What Moves Gold’s Price?
From ancient civilizations to the modern age, individuals have relied on Gold for beauty, industrial uses, and as a store of value of cash in stock market.
Given its high global demand, Gold’s price fluctuations may be triggered by the gold purity as it varies from one gold mining site to another.
As EuroGold Refinery with the help of the latest technology we happen to be among the leading refinery in Africa that increases the purity of gold ranging from the lowest purity upto 99.9% bullion International Standard, making us one of the most relevant and leading gold refinery in africa for the last 32 years in service.
We do manufacturing of jewelries such as watches, gold diamond rings, necklaces, cartiyer and bungles using the purity of 99.9%
Factors Affecting Gold’s Price
Gold’s price is, in many ways, influenced by the same factors that affect other commodities. However, its wide-scale popularity and stored value increases its exposure to greater gains, as well as losses.
The key factors affecting gold’s price are:
- Inflation– When a currency experiences greater than normal inflation, traders may prefer to store their value in gold since it is relatively stable and has historically held its value well.
- Supply– Like other commodities, supply has the power to lower Gold’s price if a market becomes saturated or raise the price if scarce. New Gold discoveries increase availability where there may have been a shortage.
Unlike some consumable commodities such as Oil and Corn, Gold is still tradable even after being used. If the price goes higher, it is more advantageous for miners to mine for new Gold. If the price drops, they may not mine as much resulting in less supply in the market.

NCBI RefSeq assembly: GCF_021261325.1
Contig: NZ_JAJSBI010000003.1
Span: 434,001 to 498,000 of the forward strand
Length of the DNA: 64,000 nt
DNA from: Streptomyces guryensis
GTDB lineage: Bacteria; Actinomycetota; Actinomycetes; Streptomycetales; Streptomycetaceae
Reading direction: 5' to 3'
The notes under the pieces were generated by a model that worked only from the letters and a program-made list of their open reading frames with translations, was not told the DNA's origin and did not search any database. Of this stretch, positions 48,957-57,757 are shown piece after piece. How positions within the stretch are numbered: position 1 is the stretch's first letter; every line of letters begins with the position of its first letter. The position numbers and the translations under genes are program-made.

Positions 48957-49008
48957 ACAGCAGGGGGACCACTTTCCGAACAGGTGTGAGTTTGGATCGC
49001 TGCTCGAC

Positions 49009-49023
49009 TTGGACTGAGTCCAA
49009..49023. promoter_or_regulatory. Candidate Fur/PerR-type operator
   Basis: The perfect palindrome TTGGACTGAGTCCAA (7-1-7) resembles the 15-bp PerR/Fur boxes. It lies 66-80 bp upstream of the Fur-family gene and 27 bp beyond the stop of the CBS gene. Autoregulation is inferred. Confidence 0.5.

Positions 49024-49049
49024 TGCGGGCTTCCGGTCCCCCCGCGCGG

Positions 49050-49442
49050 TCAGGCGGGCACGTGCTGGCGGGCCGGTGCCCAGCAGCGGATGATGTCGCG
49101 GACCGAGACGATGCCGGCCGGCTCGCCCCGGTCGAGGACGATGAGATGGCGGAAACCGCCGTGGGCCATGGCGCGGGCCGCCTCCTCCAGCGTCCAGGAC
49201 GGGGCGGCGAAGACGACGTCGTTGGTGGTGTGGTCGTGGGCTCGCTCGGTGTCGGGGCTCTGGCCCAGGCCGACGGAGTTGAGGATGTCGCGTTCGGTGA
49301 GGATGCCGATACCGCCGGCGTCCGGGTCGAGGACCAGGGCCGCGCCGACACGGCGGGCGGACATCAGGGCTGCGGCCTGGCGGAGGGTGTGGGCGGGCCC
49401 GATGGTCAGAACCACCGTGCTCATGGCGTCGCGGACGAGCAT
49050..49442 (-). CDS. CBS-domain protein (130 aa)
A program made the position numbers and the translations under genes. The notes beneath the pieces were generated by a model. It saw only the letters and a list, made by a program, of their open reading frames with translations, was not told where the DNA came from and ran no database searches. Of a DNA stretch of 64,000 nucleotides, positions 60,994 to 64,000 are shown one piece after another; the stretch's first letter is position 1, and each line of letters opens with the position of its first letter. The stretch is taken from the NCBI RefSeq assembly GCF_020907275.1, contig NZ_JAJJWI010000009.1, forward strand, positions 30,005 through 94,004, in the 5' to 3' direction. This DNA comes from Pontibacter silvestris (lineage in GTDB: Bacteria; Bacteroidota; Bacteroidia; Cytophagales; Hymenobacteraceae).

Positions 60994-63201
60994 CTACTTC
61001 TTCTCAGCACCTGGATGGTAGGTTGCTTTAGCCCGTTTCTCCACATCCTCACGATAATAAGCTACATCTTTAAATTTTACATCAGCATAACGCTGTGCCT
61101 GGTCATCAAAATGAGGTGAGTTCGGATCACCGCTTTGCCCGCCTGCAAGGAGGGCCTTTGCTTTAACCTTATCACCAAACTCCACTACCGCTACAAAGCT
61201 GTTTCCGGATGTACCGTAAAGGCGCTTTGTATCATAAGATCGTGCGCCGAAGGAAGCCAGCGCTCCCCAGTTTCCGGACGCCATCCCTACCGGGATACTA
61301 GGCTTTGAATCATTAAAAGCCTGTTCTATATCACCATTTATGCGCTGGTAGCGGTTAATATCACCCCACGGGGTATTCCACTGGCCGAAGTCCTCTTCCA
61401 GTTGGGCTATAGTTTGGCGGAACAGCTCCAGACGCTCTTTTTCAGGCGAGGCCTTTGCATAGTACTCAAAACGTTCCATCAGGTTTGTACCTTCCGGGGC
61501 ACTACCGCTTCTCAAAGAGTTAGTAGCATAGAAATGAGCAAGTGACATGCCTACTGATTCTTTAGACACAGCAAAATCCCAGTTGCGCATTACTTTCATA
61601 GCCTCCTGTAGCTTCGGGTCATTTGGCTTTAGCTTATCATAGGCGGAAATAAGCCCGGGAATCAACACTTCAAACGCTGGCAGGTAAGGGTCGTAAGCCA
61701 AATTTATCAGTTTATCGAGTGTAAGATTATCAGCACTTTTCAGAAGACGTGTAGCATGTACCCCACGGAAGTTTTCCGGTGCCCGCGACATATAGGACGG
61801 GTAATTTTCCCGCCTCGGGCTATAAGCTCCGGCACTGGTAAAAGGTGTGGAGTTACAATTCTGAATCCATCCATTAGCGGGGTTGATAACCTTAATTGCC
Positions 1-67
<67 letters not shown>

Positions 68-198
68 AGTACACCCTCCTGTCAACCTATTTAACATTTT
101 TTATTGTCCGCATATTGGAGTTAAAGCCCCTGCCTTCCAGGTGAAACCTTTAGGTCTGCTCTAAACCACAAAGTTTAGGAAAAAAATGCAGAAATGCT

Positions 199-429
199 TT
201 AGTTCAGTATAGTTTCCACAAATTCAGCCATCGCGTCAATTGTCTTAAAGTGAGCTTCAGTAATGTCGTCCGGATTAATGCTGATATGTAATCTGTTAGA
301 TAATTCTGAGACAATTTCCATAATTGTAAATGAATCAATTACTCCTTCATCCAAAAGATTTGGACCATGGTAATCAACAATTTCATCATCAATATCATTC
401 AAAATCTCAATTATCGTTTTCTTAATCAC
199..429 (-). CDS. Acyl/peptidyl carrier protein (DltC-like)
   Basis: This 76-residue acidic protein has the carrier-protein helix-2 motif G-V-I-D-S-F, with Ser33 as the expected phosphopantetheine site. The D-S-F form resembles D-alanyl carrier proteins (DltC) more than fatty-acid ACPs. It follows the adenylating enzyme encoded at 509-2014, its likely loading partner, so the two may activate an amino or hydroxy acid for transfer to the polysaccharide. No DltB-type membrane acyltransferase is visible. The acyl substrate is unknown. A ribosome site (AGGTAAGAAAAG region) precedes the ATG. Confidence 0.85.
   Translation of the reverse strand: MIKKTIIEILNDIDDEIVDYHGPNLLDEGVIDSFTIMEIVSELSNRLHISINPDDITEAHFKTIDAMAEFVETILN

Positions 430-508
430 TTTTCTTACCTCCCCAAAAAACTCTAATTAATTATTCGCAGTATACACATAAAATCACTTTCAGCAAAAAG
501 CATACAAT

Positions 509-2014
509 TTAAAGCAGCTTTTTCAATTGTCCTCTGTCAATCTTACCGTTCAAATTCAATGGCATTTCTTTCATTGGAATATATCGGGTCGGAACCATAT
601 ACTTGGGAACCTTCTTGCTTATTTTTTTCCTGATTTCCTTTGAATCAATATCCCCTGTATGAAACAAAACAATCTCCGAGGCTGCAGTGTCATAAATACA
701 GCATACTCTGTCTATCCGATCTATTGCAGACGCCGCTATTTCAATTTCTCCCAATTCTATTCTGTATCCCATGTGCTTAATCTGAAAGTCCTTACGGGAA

- Demand– Demand for Gold can be triggered by the demand for the metal in jewelry, industrial uses, and trading. If demand is greater than the supply, the price may go up. On the other hand, if demand is low and the market has a surplus, the price may drop to attract buyers or it may rise depending on buyer demand.
- The US Dollar– Gold is priced in dollars making the US currency a player in how attractive the commodity is to foreign inventors. If someone trades in Euros, Pounds, or another currency, a devalued USD may make the commodity more attractive while a stronger dollar may have the adverse effect.
- Geopolitical events– As a global metal, geopolitical events can have an effect on the supply of this precious metal. Events can also affect the movement of currencies, changing the relative value of Gold and potentially sending large amounts of traders to or from this commodity.
As EuroGold Refinery, our responsibility is to make sure you are in business despite of any changes of mineral prices in the world market.